Any recent arrivals (in the last few years) are paid modest salaries and few options. certainly nothing that can afford to buy nice SF properties.
    at this point, GOOG is a place you go to have a great job and a reasonable salary, but it certainly isn’t minting many more millionaires (some, but not many).
    IMO most of the Googleaires who are going to buy have already bought.
    GOOG stock is still a good metric for SF area income but is more abstract now, since GOOG can be used as a proxy for tech (actually, it’s a better proxy for advertising but I digress).
    the big question for SF real estate: how will it replace the rich tech folk from the dotcom bubble and the echo Google-bubble?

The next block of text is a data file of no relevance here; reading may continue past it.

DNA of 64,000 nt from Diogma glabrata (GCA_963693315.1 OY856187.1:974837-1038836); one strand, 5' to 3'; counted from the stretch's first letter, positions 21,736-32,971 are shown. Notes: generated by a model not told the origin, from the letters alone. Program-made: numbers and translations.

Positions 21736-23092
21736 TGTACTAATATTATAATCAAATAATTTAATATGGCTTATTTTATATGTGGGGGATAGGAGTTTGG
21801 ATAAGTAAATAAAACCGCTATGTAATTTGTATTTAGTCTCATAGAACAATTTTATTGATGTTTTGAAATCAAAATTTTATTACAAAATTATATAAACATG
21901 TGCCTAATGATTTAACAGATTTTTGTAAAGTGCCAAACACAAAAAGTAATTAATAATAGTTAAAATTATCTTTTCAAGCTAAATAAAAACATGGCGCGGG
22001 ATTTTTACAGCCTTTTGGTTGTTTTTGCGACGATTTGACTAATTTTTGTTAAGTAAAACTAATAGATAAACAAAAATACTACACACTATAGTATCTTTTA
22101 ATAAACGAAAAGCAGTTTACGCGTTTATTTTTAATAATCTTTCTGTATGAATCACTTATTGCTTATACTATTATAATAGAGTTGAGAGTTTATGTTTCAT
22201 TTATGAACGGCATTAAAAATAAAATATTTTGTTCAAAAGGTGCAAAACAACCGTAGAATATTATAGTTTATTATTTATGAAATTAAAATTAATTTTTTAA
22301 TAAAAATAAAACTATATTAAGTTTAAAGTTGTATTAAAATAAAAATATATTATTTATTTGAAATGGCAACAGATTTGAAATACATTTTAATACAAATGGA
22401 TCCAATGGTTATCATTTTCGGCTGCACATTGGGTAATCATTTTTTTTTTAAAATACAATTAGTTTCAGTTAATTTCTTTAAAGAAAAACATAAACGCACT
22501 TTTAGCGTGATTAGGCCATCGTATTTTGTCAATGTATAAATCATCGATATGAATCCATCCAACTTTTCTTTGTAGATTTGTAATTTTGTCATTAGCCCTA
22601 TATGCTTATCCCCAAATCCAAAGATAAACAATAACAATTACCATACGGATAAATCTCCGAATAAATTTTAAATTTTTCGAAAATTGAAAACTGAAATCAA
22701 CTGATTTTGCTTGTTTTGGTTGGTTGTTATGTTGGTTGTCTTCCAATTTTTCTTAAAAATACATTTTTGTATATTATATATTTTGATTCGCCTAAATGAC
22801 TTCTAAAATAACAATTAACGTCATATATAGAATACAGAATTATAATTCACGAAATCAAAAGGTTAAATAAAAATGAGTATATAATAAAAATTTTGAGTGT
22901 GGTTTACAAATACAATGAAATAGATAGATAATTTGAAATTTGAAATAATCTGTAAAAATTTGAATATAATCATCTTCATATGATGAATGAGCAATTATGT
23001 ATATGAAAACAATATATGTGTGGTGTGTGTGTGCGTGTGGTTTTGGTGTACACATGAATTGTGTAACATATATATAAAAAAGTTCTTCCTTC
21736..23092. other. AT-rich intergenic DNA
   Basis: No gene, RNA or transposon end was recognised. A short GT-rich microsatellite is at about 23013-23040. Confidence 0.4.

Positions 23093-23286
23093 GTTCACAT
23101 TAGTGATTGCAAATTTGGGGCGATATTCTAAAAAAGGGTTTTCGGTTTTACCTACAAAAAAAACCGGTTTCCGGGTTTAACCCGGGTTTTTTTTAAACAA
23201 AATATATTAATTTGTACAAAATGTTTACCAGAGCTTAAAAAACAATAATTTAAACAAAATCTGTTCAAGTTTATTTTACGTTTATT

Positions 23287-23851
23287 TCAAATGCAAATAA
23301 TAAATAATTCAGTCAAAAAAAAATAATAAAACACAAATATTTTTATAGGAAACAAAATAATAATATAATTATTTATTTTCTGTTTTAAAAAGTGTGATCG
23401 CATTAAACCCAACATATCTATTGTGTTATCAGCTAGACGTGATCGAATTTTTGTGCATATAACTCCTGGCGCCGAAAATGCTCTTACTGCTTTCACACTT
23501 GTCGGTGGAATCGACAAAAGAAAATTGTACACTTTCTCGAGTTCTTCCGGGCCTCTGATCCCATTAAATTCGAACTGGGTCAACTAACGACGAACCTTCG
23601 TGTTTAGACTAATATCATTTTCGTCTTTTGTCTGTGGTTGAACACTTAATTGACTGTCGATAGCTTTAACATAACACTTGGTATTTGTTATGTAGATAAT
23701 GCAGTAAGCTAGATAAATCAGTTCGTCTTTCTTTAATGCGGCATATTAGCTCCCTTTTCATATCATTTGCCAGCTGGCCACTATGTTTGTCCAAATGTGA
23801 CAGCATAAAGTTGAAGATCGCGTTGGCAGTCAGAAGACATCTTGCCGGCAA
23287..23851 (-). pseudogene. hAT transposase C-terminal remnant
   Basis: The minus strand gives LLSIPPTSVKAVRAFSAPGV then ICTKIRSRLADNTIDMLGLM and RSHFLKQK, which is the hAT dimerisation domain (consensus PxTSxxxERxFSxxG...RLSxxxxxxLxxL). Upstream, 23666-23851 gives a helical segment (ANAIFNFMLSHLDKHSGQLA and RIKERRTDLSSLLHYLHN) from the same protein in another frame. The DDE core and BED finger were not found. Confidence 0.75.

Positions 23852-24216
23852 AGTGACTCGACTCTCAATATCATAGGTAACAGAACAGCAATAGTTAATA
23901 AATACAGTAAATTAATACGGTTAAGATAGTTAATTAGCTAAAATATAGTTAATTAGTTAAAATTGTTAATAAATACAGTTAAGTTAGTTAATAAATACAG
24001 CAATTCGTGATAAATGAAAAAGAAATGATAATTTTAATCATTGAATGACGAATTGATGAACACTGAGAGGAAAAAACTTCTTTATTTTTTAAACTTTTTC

Many hope that facebook and Twitter will fill the void. Facebook has a chance, but I think it may not help SF on a net basis, since many of Facebooks gains will come at an expense to Google.
    (they’re both essentially media companies that make their money through advertising)
    Likewise, many of Apple’s future gains may also come at an expense to google. (since people with iPhones and iPads often don’t use google to search, they can use apps etc instead).
    I think twitter will be a minor player.
    the problem is that much of Bay Area tech 2.0 is all based on advertising… so you have a lot of media companies masquerading as tech companies… but economically they will behave like advertisers.
    on the plus side for Bay area: the tech juggernauts can continue to steal from traditional media (newspapers, TV, mags, etc)… so the overall pie may still grow even though Google/Microsoft/Facebook/MySpace will fight for ad revenue.

  19. ex SF-er,